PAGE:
As part of Better Work Jordan’s Gender Strategy, we are committed to reporting the voices of those contributing to the promotion of fairness and equality within the garment sector. The story below belongs to a collection of articles set to highlight women’s rich and varied experiences within the local industry and the efforts of those working to promote gender equality across the factory floor.
Raeda Abu Halawa is a Jordanian woman working as a mechanic in the Better Work Jordan-affiliated Tusker Apparel satellite factory, a small branch located some 30 kilometres from the capital Amman. Here, unemployment runs high and women face a vast array of difficulties to access the workforce.
Raeda, the first woman mechanic in Jordan’s garment industry
Raeda Abu Halawa, walks down the factory floor, takes in the production line and smiles at colleagues.
“Planned maintenance is key to increase productivity,” she says, while carefully looking at the factory’s maintenance schedule.
Surrounded by machine drivers and tools, Raeda looks in her element.
“I am a curious person. My brain thrives on logic and puzzles,” the 50-year-old from Amman says. “I always loved getting things fixed.”
In a country where unemployment runs high and opportunities for women are limited, Raeda sets a precedent.
She began her job as a maintenance technician in a Jordan’s garment satellite unit in 2017. Though the garment sector is traditionally dominated by female machine operators, Raeda has become the first female mechanic across the country’s industry.
“My name means leader in Arabic,” she says. “This is how I see myself, a leader who is not afraid of trying.”
Though more women than men attend university in the Kingdom, several obstacles prevent them from joining the local workforce. Limited access to transportation, family responsibilities, lack of childcare facilities, and conservative traditions still heavily affect Jordanian women’s career paths today.
This was Raeda’s case.
Following the birth of her first child, she gave up her dream of becoming a social science teacher. The absence of nurseries in the neighbourhood meant no one could tend to the baby while she was busy at work.
Despite the difficulties, Raeda never let go her love for teaching. As she was raising her six children, she volunteered in the local community centre, giving classes to underprivileged children.
But in 2014, her life changed.
She joined a USAID training project on water pump maintenance and management. The programme aimed to provide women with home-maintenance skills to help them find part-time jobs within the community.
“Everyone in my family was so supportive, especially my husband,” Raeda says. “I still remember how my youngest child walked into school talking about my new job with teachers and schoolmates.”
Shortly after, Raeda began training women from the area on water management and maintenance issues. She used this opportunity for networking and learning further technical skills.
At this point, Raeda realized how crucial employment had become to her life.
“I felt stronger and more confident,” she says. “Through the interaction with colleagues and the exercise of my technical skills, I learnt how to raise my voice both at home and in the workplace. I wasn’t ready to let this freedom go after the end of the programme.”
While relentlessly looking for job opportunities, Raeda eventually joined Tusker factory as a machine operator in 2016.
Soon, the manager noticed her maintenance skills. Colleagues would often ask her to to replace their sewing machine oil and filters and fix mechanical glitches in the production line.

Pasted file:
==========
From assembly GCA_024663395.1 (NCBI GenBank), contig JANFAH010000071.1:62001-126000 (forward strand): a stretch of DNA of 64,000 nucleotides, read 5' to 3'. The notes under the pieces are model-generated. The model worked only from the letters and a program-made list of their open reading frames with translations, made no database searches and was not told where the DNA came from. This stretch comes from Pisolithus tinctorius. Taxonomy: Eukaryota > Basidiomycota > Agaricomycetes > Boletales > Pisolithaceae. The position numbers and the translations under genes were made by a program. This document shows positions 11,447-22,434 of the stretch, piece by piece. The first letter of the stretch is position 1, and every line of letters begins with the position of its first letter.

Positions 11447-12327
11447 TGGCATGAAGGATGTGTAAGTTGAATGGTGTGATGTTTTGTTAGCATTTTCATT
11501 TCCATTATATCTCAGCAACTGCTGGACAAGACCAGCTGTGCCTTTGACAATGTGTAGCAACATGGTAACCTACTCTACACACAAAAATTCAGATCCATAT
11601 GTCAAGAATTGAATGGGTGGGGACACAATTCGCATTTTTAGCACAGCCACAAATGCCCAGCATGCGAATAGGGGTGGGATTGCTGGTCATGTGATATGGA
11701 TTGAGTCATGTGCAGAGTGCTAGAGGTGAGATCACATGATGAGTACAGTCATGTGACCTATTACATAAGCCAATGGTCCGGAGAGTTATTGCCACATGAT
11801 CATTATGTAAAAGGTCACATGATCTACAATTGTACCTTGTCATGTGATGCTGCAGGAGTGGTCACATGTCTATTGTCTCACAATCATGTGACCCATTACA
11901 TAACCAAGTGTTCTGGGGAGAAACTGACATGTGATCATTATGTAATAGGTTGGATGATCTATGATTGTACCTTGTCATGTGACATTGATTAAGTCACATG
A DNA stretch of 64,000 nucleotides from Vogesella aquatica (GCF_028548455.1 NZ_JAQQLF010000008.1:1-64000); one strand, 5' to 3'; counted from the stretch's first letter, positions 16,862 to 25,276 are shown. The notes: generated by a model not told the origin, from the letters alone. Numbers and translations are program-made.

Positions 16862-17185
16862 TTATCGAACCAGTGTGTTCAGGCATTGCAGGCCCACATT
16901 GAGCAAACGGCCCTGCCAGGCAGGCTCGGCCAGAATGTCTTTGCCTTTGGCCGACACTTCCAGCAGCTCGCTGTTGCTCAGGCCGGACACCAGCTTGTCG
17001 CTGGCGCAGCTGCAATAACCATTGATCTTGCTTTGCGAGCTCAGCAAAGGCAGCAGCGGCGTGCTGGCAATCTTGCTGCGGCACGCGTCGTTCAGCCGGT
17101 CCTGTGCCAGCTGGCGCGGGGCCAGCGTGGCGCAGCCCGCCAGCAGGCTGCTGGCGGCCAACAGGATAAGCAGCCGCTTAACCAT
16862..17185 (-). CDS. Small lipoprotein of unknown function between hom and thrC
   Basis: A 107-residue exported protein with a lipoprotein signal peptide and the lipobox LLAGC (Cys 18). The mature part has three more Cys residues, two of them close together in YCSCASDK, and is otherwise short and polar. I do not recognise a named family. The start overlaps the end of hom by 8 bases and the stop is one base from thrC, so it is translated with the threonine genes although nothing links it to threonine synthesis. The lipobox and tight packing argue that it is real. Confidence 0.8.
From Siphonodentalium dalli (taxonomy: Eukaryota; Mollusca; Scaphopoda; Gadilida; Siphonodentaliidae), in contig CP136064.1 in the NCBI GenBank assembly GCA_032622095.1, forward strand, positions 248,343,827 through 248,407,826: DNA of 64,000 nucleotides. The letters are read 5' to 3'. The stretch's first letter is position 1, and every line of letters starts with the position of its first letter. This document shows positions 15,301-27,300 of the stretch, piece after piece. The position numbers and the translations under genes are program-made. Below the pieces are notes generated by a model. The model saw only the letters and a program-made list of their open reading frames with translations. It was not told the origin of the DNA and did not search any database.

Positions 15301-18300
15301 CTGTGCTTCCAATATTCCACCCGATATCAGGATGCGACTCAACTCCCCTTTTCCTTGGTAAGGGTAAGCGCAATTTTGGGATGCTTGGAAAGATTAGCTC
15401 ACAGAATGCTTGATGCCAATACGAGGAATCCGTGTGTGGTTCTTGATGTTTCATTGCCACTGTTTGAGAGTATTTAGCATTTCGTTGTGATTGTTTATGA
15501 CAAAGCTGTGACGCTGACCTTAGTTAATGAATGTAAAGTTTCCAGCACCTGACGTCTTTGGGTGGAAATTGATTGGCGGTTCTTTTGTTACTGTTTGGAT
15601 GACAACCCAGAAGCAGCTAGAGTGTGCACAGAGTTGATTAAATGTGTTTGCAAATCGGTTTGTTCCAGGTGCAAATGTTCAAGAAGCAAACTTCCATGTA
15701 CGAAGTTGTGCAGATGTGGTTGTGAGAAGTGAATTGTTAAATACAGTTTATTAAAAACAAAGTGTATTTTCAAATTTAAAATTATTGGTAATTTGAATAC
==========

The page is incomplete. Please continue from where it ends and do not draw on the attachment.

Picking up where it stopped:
Following a training on the maintenance of garment machines, Raeda joined the factory’s technicians in their daily tasks.
“My two male colleagues were incredibly supportive throughout this process,” she says. “Abu Hamid, the most experienced one, was always pushing me to implement the most challenging repairs. He believes women can do this job thanks to their strong sense of discipline and attention to details.”
Taboos and societal norms should no longer keep women from realizing their potential, Raeda says, adding that male views on non-traditional form of employment for women has changed tremendously over the past decade.
“Given the current economic situation, life is no longer easy in Jordan,” she says. “Men and women should work together to earn a living and share household responsibilities.”
Raeda strongly believes in women’s individual and collective potential.
“What excites me the most about my job is interacting with my colleagues, sharing experiences, and helping each other out,” she says. “Nothing is hard for us, women. We can take up any challenges to build a better future for ourselves and our loved ones.”
Although women represent around 80 per cent of the workforce in the garment sector worldwide, they are concentrated in the lowest-paying, lowest-skilled occupations. Gender-based discrimination during recruitment processes and sexual harassment in the workplace remain widespread. Social norms and the predominance of working mothers also contribute to a sizeable gender pay gap, with female factory workers earning up to 21 per cent less per hour than their male counterparts.
Better Work’s gender strategy aims to unite partners from the public and private sector to address these issues in four ways: by working to reduce discrimination and sexual harassment; promoting sexual and reproductive health and rights, maternity protection and work-life balance; increasing representation of women in worker and employer committees and organizations; and, helping women develop career opportunities.
Better Work – a collaboration between the United Nations’ ILO and the International Finance Corporation, a member of the World Bank Group – brings together all levels of the garment industry to improve working conditions and boost the competitiveness of apparel businesses.